- The Washington Times - Wednesday, February 25, 2009



With his Cleveland Cavaliers nipping at the heels of the defending NBA champion Boston Celtics, general manager Danny Ferry is trying to ensure two things. The first is putting LeBron James and his posse in the best possible position to dethrone the Celtics, and the second — which is connected to the first — is keeping James content to stay in Cleveland.

Everyone knows James wants to win multiple championships, as his idol Michael Jordan did. It’s also no secret that when James becomes a free agent in 2010, teams will make aggressive pitches for him to leave his hometown team and pursue those championships in their cities.

It’s well-documented that the New York Knicks’ front office cares little about this season or the next. Every move the Knicks make is aimed at freeing cap space to offer James a monster deal. And the neighboring New Jersey Nets, partially owned by James’ buddy Jay-Z, have the same goal.

Of course, James himself has never said he’s going anywhere. Instead, he’s sitting back and watching Ferry and how things in Cleveland unfold. And Ferry knows the best way to ensure a royal exit doesn’t take place in 2010 is to win now and ask questions later.

Last summer, Ferry added point guard Mo Williams, who has eased some of James’ load with his playmaking and scoring abilities. And before the trade deadline, Ferry went after everyone from Amare Stoudemire to Antawn Jamison to Shaquille O’Neal. Ferry failed in each attempt, but just because the trade deadline has passed doesn’t mean he’s giving up.

The latest reports have the Cavaliers recruiting the services of Robert Horry, whose sharpshooting made him a strong contributor on seven championship runs with the Rockets, Lakers and Spurs. The 38-year-old free agent has ties both to Ferry — also a former Spurs player — and Cleveland coach Mike Brown, a former San Antonio assistant. If Big Shot Bob still is in shape and remains a perimeter threat, he could boost the Cavaliers’ depth.

Add Horry to a team that includes Williams, a healthy Delonte West and Wally Szczerbiak, and opponents won’t have the luxury of throwing three defenders at a driving James.



With a 108-89 victory Monday over Atlanta, the Jazz extended their winning streak to five games — a run that has included wins over both the Lakers and Celtics — and also improved to 8-1 in February. And in addition to pulling within three games of Northwest Division-leading Denver, the Jazz also celebrated the return of Carlos Boozer, who had missed the last 45 games after knee surgery.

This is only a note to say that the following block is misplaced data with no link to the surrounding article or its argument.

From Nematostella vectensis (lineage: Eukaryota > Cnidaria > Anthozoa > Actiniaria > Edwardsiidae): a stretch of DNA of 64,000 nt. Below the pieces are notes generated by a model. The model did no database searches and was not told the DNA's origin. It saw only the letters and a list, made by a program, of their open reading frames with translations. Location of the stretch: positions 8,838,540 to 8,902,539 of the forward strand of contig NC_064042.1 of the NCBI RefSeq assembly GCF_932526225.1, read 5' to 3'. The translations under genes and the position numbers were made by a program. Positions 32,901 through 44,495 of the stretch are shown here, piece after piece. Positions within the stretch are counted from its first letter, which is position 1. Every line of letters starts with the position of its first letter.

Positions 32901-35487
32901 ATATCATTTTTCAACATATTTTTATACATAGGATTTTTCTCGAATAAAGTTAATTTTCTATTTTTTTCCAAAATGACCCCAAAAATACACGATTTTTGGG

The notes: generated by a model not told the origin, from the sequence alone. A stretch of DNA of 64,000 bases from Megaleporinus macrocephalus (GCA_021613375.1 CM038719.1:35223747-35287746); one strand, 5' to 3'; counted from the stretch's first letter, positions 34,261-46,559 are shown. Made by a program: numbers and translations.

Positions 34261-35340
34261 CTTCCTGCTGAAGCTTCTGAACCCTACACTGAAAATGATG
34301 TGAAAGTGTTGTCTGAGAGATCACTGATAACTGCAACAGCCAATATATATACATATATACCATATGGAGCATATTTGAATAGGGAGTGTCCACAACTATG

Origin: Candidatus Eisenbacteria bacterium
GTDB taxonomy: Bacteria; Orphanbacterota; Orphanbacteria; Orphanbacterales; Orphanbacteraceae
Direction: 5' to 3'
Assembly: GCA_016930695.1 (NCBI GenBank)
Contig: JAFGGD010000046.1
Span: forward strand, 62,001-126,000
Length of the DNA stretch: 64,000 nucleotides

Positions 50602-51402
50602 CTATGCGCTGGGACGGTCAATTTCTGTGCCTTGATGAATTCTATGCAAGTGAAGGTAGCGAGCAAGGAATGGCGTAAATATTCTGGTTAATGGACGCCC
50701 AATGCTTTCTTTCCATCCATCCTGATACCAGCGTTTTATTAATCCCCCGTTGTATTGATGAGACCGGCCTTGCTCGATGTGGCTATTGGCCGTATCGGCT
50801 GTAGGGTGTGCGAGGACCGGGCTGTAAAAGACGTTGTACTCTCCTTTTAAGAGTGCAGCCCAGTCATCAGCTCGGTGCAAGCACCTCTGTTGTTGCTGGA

What makes the run even more impressive is that the Jazz have managed to remain in the hunt without Boozer, their leading scorer and rebounder, going 26-19 with him sidelined. Keeping the team afloat have been Deron Williams (19.1 points, 10.2 assists) and the development of second-year forward Paul Millsap, who this season is averaging 14.6 points and 9.3 rebounds.

Boozer recorded only two points and five rebounds in his return from a three-month layoff. If he can return to form, however, he will give the Jazz an edge that could spark them to a strong push toward the third seed in the West.


1. L.A. Lakers (46-10)

Kobe and Co. improve to 9-1 in February, though Bynum remains sidelined.


The LeBrons aim to overtake Celtics in the race for homecourt advantage.


No KG isn’t a problem for now, but if he can’t make a speedy recovery, Celtics could slip.


Spurs continue to lurk and will be dangerous once Ginobili returns.

5. ORLANDO MAGIC (41-14)

Trade for Skip 2 My Lou should keep the Magic in the ranks of contenders.


Melo, Chauncey and the gang remain consistent and efficient, but a lack of size could hurt.


No trade, no problem… for now. Blazers continue to get the job done.


Now without Tracy McInjured to slow them down, Houston may go on a run.

9. UTAH JAZZ (34-23)

Winners of five straight, the Jazz mourn the loss of owner Larry Miller but get Boozer back.


Trade fell through, but Hornets should be glad. Without a healthy Chandler, they rank 29 in rebounding.



At 6-foot-4, he lacks the height of a prototypical shooting guard and isn’t the most athletic player. But Arizona State sophomore James Harden knows how to score. He’s averaging 21.2 points on 53 percent shooting. NBA executives are torn over him. Some think his lack of size and explosiveness will hurt him on the pro level. Others like his style of play, which has been described as a blend of old-school and European. He uses his high basketball IQ to compensate for his physical deficiencies. Analysts have Harden going anywhere from second to fifth in the draft.


Team Record L10 Pct.*

Sacramento 12-45 2-8 25.0

Oklahoma City 13-43 2-8 15.8

L.A. Clippers 13-43 3-7 15.8

Washington 13-42 4-6 15.8

Memphis 15-40 4-6 8.8

* Chances of landing No. 1 pick


32 Points, a career high, scored by Celtics guard Rajon Rondo to celebrate his 23rd birthday on Sunday. Of Rondo, who made 13 of 18 shots in the Celtics’ 128-108 win over the Suns, Paul Pierce said, “If he plays as well as he’s playing, then there’s no way we can lose.”


Most Valuable Player

1. LeBron James: With 28.7 ppg, 7.4 rpg, 7.1 apg, LBJ owns one of most well-rounded stat lines since Michael Jordan’s 32.5, 8.0 and 8.0 in the 1988-89 season.

2. Kobe Bryant: Without Bynum, Lakers continue to roll behind Bryant’s 27.6 ppg, 5.5 rpg, 5.0 apg.

3. Dwyane Wade: Appears on his way to the scoring title with 28.8 ppg while also notching 7.1 apg, 2.1 spg and 1.4 bpg.

Rookie of the Year

1. Derrick Rose: Trails Mayo in scoring with 16.6 ppg, but with 6.4 apg and 3.7 rpg, he’s got the more efficient stat line and better team record.

2. O.J. Mayo: Still making a strong case with 19.4 ppg, 4.2 rpg and 2.9 apg.

3. Brook Lopez: Best big man in his class by far 12.5 ppg, 8.1 rpg and 1.9 bpg.

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